where L is the luminosity of the planet. This condition assumes that a considerable amount of energy is deposited in the outer layers of the atmosphere, which does not seem realistic for a giant planet of MJup. In addition, an increase in the radius requires an even greater amount of energy to be deposited and a more effective escape mechanism. This positive feedback would produce runaway effect leading to the rapid total loss of the hydrogen envelope, and so it is unlikely that we would observe a planet in this phase. Such a dramatic evolution could nevertheless have occurred with less massive planets, such as the hot Neptunes (Baraffe et al., 2005).

So the radius of HD 209458b still remains mysterious. Other exoplanets that transit also seem to have radii greater than predicted by theory, but the error bars accompanying their measurements are very large. In contrast, the radius of HD 209458b has been measured with a far higher accuracy than those of other planets. We must await new measurements with the HST to know the exact number of 'inflated' planets in our sample of transiting exoplanets.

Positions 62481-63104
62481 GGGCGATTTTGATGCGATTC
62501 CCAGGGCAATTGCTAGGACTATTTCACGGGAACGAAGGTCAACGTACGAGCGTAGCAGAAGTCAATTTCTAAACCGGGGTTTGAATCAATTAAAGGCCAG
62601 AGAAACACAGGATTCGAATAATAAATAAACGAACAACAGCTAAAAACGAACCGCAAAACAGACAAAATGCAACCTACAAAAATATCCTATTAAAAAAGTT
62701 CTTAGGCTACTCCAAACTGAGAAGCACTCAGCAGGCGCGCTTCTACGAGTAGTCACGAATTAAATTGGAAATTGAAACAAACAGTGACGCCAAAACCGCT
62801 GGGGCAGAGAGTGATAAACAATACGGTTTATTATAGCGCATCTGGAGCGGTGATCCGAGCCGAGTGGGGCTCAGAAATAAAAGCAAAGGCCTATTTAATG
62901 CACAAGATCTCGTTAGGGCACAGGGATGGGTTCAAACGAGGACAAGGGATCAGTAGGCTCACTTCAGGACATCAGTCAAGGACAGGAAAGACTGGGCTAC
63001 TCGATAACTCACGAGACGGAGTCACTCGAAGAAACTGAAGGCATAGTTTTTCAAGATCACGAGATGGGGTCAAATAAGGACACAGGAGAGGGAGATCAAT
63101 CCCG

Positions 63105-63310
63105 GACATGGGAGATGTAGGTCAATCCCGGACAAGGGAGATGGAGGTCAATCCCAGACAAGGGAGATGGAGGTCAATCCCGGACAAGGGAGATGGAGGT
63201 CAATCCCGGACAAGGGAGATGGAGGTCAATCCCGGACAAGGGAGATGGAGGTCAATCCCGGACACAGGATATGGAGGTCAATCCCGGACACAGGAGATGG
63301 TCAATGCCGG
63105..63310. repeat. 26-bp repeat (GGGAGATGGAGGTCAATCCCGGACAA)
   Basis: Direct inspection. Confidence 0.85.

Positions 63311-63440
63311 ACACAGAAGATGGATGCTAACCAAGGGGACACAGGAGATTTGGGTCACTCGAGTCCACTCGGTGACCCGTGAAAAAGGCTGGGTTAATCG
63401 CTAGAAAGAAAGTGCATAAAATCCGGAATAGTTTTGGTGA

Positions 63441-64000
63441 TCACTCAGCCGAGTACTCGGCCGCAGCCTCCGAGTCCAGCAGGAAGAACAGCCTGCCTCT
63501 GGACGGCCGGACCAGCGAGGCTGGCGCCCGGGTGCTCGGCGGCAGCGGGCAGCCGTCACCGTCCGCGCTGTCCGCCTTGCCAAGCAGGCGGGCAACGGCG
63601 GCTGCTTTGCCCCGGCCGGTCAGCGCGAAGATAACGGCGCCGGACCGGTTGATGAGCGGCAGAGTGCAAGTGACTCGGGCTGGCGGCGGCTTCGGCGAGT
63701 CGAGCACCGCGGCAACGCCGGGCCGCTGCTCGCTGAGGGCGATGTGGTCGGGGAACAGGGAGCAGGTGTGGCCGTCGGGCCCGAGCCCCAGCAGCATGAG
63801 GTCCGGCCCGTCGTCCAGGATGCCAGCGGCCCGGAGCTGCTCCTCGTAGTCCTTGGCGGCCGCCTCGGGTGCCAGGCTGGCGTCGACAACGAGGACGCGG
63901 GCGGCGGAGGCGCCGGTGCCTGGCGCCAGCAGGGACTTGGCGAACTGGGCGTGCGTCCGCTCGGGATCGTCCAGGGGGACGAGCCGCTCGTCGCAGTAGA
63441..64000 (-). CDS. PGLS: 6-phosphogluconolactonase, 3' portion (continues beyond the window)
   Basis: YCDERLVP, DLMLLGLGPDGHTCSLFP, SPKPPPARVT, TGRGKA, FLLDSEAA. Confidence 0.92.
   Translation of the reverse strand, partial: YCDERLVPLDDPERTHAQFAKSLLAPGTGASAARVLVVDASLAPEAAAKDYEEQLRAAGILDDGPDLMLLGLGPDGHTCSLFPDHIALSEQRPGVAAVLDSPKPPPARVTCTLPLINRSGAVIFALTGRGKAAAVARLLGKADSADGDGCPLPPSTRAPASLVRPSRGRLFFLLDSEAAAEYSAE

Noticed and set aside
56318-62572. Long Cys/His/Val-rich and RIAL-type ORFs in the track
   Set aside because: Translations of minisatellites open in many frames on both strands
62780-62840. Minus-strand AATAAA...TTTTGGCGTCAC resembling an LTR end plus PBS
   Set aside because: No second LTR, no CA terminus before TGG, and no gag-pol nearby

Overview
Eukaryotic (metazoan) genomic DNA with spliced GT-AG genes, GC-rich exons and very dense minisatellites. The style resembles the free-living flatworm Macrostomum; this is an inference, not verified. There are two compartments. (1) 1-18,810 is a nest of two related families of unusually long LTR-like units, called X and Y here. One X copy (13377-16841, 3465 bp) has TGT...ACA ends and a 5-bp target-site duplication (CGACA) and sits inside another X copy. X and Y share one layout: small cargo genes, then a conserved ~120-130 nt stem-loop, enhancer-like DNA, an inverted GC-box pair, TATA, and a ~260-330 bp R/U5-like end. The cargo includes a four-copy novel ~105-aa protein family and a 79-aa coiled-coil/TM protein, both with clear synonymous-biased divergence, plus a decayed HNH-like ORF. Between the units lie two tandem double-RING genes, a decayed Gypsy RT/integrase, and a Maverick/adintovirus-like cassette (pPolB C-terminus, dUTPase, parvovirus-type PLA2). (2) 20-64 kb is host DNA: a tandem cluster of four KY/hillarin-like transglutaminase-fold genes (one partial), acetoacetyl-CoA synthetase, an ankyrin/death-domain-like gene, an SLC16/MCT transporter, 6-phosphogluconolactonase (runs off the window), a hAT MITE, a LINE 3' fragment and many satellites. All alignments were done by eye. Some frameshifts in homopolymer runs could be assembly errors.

Apart from determination of the radius and the inclination, transits allow us to obtain information about the atmospheres of exoplanets. For a planet with an atmosphere, the planetary radius measured by the decrease in the stellar flux during a transit depends on the wavelength at which the flux is measured. Indeed, if a component present very high in the atmosphere absorbs radiation at a wavelength when the atmosphere is transparent at X2 down to very dense layers, we will measure R(X2) < R(ki). So if we are able measure accurately the difference in depth of a transit in two spectral bands, we will be able to detect the components in the atmosphere (Ehrenreich et al., 2006). This is how sodium has been identified in the upper atmosphere of HD 209458b (Charbonneau et al., 2002), as well as a cloud of neutral gas around the planet, consisting of hydrogen (Vidal-Madjar et al., 2003), and possibly carbon and oxygen (Vidal-Madjar et al., 2004). The interpretation currently accepted for this cloud of neutral atoms is that it represents gas escaping from the atmosphere.